Even when a substantial gradient exists (i.e., while breathing subfreezing air), warming and humidification is rapid and nearly complete as the inspired air enters the trachea during resting ventilation[42,43]. However, when inspiratory flow rates increase, such as during exercise, the conditioning process is spread over a larger surface area due to both the additional volume of air inspired as well as the air velocity over the airway mucosa. This results in heat and water gradients (and resultant airway cooling and drying) in airways deep within the lung, and from surfaces that normally do not experience these conditions. The consequences of peripheral airway cooling and desiccation have been extensively studied in humans and laboratory animals, and have recently been addressed in horses. The responses are divided into 3 phases: the acute phase (occurring within minutes of the stimulus), the late phase (occurring hours after the stimulus), and chronic phase (responses that persist, particularly after repeated challenge.
Exercise Induced Bronchoconstriction (EIB) is a syndrome in humans characterized by acute bronchoconstriction after strenuous exercise. It is generally accepted that the key feature of exercise leading to EIB is the increased demands for conditioning the inspired air during hyperventilation. As ventilation increases, adequate respiratory heat and water exchange progressively requires more conducting airway surface to completely warm and humidify the inspired air, resulting in penetration of relatively cool dry air into the peripheral airways [42,44]. The magnitude of airway cooling and subsequent bronchoconstriction correlates with the magnitude of ventilation increase: the greater the increase in ventilation, the more pronounced the airway cooling and more severe the bronchoconstriction. Although EIB tends to be most pronounced in people suffering from asthma, under experimental conditions a milder form of EIB can be demonstrated in normal people after hyperpnea with frigid air [45,46]. These responses appear to be phylogenetically conserved in mammals, as exposure of peripheral airways to unconditioned air results in similar patterns of bronchoconstriction in a variety of experimental models , including horses. However, an acute phase response has not been demonstrated to date in horses following exercise.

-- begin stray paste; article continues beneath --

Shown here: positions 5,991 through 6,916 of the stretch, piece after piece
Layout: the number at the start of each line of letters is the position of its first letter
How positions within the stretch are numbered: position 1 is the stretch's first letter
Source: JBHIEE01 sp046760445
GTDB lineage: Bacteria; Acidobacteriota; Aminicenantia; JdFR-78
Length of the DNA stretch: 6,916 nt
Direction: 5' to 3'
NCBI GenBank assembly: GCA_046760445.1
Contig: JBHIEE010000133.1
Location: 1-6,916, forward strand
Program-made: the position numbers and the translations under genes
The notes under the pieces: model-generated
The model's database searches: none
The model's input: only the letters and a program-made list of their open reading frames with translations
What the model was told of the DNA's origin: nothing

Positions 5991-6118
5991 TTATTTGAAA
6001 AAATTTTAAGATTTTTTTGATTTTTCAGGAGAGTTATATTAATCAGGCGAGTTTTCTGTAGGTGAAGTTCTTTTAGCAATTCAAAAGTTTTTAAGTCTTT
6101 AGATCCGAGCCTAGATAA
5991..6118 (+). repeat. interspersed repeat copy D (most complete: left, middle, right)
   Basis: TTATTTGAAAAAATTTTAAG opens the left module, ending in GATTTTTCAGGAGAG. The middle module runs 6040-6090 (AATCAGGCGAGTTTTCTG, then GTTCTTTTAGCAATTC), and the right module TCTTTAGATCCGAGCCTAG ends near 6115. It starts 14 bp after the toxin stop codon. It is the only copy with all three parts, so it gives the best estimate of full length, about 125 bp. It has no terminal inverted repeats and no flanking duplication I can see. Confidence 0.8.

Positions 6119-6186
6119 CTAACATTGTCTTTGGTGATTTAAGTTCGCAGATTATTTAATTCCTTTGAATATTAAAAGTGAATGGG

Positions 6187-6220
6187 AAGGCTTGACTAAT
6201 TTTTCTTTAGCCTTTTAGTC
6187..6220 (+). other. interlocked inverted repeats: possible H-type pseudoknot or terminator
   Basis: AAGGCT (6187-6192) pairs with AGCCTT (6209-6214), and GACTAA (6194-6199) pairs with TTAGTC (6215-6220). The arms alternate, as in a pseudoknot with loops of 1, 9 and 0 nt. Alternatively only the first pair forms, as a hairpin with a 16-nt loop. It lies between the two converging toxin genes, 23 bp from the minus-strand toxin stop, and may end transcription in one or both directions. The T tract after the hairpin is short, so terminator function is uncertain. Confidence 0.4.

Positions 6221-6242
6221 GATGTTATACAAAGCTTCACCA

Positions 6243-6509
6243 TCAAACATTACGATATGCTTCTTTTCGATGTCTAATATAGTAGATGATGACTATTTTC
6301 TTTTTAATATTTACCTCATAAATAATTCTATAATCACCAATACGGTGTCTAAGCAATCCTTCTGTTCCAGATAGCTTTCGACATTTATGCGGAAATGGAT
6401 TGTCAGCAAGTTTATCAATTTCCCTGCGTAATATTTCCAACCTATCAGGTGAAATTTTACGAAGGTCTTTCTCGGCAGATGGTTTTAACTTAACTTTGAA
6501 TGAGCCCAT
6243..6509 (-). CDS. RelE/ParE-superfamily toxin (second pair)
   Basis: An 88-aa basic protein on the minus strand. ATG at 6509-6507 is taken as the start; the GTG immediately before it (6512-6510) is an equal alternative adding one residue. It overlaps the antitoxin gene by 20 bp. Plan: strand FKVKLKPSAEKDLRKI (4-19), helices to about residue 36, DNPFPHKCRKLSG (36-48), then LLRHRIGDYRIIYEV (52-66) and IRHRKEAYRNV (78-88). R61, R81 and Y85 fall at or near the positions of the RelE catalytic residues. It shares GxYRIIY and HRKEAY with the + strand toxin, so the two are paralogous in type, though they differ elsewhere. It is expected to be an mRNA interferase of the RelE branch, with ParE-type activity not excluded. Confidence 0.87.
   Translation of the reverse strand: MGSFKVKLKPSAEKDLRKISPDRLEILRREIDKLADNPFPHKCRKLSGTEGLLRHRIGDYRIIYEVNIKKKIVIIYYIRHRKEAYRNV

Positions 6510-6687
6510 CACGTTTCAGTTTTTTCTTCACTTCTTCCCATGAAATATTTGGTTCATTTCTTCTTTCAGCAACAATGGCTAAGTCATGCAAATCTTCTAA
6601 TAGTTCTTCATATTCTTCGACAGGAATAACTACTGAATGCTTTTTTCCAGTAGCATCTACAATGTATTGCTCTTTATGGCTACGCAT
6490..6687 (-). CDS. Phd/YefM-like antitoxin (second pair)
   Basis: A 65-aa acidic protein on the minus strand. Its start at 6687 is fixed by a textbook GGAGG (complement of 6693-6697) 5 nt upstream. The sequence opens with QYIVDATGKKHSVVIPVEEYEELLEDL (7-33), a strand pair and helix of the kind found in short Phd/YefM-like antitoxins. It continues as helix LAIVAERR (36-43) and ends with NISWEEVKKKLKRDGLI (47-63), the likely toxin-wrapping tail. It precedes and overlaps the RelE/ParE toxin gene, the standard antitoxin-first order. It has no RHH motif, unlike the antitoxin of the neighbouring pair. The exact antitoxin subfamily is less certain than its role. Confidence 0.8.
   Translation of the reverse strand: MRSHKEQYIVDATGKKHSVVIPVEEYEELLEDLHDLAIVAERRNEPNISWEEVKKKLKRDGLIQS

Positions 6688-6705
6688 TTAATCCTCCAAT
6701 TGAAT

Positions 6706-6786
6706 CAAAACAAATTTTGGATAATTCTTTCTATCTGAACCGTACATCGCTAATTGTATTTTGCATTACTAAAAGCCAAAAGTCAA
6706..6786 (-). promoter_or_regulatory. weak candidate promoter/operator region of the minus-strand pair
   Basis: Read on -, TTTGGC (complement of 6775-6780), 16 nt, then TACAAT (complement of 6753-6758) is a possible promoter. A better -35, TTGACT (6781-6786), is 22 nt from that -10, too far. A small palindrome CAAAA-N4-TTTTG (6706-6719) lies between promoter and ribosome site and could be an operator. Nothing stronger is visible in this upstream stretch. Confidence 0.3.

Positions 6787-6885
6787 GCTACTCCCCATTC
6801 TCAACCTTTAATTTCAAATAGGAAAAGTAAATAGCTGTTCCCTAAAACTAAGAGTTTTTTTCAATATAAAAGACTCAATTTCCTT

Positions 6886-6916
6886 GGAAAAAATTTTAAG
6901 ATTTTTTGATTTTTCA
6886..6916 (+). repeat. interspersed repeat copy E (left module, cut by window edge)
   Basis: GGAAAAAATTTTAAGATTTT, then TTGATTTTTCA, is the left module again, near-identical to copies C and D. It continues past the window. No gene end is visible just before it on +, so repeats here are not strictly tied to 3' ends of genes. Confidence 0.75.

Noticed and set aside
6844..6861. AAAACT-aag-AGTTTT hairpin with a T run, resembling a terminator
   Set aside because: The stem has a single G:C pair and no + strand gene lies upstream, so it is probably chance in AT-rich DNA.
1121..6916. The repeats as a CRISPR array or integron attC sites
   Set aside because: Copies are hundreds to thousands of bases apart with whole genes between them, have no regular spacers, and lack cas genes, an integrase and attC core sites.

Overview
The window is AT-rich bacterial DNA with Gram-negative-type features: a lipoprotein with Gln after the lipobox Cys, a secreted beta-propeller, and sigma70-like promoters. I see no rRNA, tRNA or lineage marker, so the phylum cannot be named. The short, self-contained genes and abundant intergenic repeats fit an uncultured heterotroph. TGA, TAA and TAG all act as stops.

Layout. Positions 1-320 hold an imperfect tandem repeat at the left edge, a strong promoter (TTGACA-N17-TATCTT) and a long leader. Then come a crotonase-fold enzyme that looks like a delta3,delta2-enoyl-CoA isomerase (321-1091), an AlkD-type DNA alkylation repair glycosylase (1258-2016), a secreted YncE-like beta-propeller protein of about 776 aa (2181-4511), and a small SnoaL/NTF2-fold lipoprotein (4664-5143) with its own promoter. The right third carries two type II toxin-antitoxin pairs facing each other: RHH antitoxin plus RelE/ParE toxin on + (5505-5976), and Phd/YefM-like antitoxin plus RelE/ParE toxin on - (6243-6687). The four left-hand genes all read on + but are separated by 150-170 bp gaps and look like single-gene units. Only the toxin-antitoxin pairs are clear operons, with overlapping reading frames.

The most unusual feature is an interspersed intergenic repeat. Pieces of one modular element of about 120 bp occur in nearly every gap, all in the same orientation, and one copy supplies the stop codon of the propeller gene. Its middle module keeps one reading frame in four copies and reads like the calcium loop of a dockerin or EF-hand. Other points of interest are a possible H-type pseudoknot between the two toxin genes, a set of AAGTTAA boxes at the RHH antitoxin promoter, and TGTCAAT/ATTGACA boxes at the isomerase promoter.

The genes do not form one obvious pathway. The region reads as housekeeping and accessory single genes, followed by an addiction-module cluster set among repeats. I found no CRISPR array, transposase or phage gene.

The late phase response is thought to occur 5 - 7 hr after the early phase [48-51] and is preceded by an increase in plasma neutrophil chemotactic activity [48,50]. Most reports concerning humans have reported a 30 - 35% incidence of a late phase response to exercise, though some reports have failed to demonstrate any occurrence [52,53]. A late phase response to peripheral airway cooling and desiccation can be readily demonstrated in dogs following dry-air challenge (DAC). Increased airway resistance and reactivity to histamine characterizes the late phase response in canine peripheral airways is characterized by increased airway resistance, increased reactivity to histamine, and granulocytic inflammation 5 hr after DAC . Interestingly, the development of late phase bronchoconstriction can be blocked by cyclooxygenase inhibition prior to the unconditioned air exposure, even if there is no residual cyclooxygenase inhibition during the late phase.
Recently attention has turned to the possibility that cold air hyperpnea can predispose people to the development of asthma. A number of studies have described an increased incidence of airway hyperreactivity and/or asthma in winter athletes who routinely experience hyperpnea during training under frigid conditions, leading to the term "ski asthma" to describe this syndrome [55-60]. For example, in a 1993 study by Larsson et al., cross-country skiers had significantly higher rates of asthma (56% vs. 3%) and bronchial hyperresponsiveness (79% vs. 10%) than a non-skiing control group of healthy adults . A recent study found an increased incidence of asthma (19.2% vs. 4.2%) and bronchial hyperresponsiveness (34.6% vs. 20.8%) in ice hockey players when compared to athletes performing a similar level of aerobic exercise in milder environmental conditions (basketball players) . Together, these studies suggest that repeated exposure of peripheral airways to cold dry air during strenuous winter exercise may result in chronic airway inflammation. This hypothesis is supported by studies in laboratory dogs in which chronic airway inflammation and remodeling was induced by repeated cooling and drying of the airways, similar to that which would be produced by strenuous exercise in cold weather [61-63] (Fig. 1).